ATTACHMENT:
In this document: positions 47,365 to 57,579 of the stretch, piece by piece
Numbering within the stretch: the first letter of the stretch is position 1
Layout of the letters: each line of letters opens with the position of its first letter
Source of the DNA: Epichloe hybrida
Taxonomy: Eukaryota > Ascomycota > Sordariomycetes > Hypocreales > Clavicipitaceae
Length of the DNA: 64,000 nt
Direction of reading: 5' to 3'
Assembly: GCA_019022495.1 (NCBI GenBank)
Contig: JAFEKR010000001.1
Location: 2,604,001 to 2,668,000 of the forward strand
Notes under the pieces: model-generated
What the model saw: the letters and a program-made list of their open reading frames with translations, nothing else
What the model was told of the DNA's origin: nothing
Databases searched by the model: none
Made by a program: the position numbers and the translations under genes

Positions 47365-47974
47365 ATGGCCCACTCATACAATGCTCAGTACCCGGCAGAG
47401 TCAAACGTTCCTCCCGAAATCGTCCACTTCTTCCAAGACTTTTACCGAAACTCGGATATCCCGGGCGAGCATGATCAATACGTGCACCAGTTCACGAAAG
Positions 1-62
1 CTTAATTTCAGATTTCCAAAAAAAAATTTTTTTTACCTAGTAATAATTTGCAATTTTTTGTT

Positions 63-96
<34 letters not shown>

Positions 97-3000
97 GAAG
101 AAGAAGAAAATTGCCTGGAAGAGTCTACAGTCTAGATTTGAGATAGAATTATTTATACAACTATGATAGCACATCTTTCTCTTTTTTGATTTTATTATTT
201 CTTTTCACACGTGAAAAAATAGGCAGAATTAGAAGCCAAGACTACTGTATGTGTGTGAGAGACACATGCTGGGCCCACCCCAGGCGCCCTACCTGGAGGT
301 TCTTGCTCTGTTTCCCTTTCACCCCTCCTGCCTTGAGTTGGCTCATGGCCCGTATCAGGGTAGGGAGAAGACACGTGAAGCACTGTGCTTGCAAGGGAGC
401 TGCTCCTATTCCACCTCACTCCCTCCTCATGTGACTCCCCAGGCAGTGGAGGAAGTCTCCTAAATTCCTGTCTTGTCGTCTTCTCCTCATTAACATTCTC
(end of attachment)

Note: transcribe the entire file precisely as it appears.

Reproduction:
In this document: positions 47,365 to 57,579 of the stretch, piece by piece
Numbering within the stretch: the first letter of the stretch is position 1
Layout of the letters: each line of letters opens with the position of its first letter
Source of the DNA: Epichloe hybrida
Taxonomy: Eukaryota > Ascomycota > Sordariomycetes > Hypocreales > Clavicipitaceae
Length of the DNA: 64,000 nt
Direction of reading: 5' to 3'
Assembly: GCA_019022495.1 (NCBI GenBank)
Contig: JAFEKR010000001.1
Location: 2,604,001 to 2,668,000 of the forward strand
Notes under the pieces: model-generated
What the model saw: the letters and a program-made list of their open reading frames with translations, nothing else
What the model was told of the DNA's origin: nothing
Databases searched by the model: none
Made by a program: the position numbers and the translations under genes

Positions 47365-47974
47365 ATGGCCCACTCATACAATGCTCAGTACCCGGCAGAG
47401 TCAAACGTTCCTCCCGAAATCGTCCACTTCTTCCAAGACTTTTACCGAAACTCGGATATCCCGGGCGAGCATGATCAATACGTGCACCAGTTCACGAAAG
Positions 1-62
1 CTTAATTTCAGATTTCCAAAAAAAAATTTTTTTTACCTAGTAATAATTTGCAATTTTTTGTT

Positions 63-96
<34 letters not shown>

Positions 97-3000
97 GAAG
101 AAGAAGAAAATTGCCTGGAAGAGTCTACAGTCTAGATTTGAGATAGAATTATTTATACAACTATGATAGCACATCTTTCTCTTTTTTGATTTTATTATTT
201 CTTTTCACACGTGAAAAAATAGGCAGAATTAGAAGCCAAGACTACTGTATGTGTGTGAGAGACACATGCTGGGCCCACCCCAGGCGCCCTACCTGGAGGT
301 TCTTGCTCTGTTTCCCTTTCACCCCTCCTGCCTTGAGTTGGCTCATGGCCCGTATCAGGGTAGGGAGAAGACACGTGAAGCACTGTGCTTGCAAGGGAGC
401 TGCTCCTATTCCACCTCACTCCCTCCTCATGTGACTCCCCAGGCAGTGGAGGAAGTCTCCTAAATTCCTGTCTTGTCGTCTTCTCCTCATTAACATTCTC